But monozygotic twins? The only foolproof way to identify identical twins is to use a DNA test, and no reports exist. Sometimes breeders report two pups in one placenta, but more likely the placentas grew together during the pregnancy.

Identical twinning in cats is
 fairly common.
What about pups with identical markings?  Random cell divisions that occur after the fertilized egg splits determine spot placement, along with where the fetus develops in the womb.  So two pups may look the same, but that doesn't mean they are identical.
Are these Aussie twin pups? Not likely.

Twin cows aren't unusual


Baby armadillos are  identical quadruplets.
Identical twins are fairly common in sheep cattle, cats, ferrets, deer, and humans, but identical twinning in dog just doesn't happen.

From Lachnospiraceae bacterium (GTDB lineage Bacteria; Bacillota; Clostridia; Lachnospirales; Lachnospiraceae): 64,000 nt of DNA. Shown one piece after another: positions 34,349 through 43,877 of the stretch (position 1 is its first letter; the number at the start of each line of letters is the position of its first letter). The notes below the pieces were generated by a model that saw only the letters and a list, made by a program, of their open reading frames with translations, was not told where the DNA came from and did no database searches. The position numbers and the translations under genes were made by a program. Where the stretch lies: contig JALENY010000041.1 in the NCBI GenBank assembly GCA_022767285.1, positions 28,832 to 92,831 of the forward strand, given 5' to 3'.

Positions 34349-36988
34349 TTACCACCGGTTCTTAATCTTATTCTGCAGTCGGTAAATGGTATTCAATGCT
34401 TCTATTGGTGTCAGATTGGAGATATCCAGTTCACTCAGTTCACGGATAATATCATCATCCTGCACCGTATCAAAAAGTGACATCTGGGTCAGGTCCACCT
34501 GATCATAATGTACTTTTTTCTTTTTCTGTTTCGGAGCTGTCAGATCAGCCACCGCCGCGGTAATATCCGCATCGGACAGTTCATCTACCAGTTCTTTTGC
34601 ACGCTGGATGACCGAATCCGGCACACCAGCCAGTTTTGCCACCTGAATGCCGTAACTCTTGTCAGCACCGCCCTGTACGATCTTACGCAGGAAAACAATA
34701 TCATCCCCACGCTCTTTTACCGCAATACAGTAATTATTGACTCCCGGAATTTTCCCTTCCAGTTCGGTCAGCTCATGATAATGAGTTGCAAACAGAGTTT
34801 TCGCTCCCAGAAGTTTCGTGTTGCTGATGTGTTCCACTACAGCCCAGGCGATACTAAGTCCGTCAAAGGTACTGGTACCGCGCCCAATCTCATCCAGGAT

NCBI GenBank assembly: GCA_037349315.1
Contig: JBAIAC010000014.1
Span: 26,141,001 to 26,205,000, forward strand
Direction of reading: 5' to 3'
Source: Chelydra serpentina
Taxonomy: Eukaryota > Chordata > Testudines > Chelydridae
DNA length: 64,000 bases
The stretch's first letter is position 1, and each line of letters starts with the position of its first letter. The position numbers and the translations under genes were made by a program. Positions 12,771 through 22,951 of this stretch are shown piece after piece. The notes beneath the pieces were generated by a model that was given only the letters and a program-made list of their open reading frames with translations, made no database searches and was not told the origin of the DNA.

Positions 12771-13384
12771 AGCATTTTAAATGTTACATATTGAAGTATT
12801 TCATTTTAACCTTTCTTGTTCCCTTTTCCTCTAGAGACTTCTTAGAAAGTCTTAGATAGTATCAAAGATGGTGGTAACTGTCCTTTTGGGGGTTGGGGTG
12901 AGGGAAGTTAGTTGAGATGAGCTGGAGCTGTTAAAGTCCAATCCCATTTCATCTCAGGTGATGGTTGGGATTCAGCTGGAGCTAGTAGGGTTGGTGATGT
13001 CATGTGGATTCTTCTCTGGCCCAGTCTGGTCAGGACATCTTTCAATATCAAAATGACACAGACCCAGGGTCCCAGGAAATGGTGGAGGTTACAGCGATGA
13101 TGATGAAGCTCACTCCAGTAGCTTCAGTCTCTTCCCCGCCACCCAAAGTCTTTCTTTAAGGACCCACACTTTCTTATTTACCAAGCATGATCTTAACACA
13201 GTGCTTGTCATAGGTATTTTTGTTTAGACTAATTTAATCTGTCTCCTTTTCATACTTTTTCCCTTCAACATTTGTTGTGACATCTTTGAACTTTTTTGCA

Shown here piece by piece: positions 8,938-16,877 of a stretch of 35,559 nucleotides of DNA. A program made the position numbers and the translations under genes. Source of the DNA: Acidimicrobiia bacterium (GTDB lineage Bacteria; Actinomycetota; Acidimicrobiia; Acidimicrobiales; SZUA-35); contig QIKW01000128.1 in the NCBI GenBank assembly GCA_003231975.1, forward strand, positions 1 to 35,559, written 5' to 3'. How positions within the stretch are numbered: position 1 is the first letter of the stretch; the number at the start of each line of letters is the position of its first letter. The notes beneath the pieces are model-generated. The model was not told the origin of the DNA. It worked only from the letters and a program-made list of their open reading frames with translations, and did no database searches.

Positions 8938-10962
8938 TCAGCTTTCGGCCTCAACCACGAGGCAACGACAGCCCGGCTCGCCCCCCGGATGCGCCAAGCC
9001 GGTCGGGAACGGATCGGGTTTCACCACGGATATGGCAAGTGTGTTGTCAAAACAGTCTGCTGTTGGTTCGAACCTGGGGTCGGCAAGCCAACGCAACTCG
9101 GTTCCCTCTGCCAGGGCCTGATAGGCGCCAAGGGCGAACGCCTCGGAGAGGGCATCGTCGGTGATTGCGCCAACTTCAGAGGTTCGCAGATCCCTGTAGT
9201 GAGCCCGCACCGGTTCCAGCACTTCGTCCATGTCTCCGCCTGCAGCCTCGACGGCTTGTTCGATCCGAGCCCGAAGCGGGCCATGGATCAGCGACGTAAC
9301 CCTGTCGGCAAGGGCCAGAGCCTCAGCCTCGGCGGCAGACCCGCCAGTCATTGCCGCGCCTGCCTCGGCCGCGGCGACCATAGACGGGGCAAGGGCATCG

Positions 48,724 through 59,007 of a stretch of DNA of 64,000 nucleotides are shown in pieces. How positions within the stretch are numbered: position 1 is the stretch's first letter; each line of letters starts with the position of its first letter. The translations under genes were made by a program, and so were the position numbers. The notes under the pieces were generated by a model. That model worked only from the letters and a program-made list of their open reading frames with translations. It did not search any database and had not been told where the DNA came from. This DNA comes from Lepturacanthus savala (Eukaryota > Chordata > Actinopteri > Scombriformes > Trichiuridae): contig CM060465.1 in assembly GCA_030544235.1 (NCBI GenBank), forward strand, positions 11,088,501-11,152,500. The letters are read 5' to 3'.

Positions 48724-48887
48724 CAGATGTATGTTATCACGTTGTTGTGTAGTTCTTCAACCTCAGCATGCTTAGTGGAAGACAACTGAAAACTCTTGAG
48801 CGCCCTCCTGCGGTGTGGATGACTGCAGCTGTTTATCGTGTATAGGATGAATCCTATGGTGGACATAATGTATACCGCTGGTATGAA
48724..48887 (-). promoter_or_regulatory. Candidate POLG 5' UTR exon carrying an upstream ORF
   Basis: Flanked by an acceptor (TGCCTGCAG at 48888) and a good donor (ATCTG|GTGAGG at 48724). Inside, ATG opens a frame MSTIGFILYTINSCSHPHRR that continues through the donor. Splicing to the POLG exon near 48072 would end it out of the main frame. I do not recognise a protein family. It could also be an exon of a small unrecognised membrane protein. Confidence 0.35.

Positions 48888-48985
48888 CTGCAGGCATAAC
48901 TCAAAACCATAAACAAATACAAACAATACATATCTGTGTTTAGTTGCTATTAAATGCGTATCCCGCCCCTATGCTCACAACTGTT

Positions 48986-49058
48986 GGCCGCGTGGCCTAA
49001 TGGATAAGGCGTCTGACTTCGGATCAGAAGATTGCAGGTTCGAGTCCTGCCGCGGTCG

Just a band of brothers (and sisters)

Monday, November 9, 2015

Best Antique Dog Photographs

If you're charmed by antique photos with dogs in the picture, don't miss The Antique Dog Photograph Gallery.

The Pug with Bells
Blogger Lauren Goode has been collecting period dog photographs since 2009. She posts regularly and includes information about the breed, photographer and history behind the image. You can index her photos based on context, breed, photographer, and location.

The Greyhound in Durban

See all of Lauren's photos at

The Dalmatian and the Donkey

Friday, October 30, 2015

Dog Ghosts

Tales of ghostly dogs.
Not this kind...


...more like this kind.

http://www.meh.ro/2012/07/23/ghost-dog/

Dog ghosts just aren't very scary.  According to first hand reports, canine apparitions bark, pant and lick people, behaving pretty much as they did in life.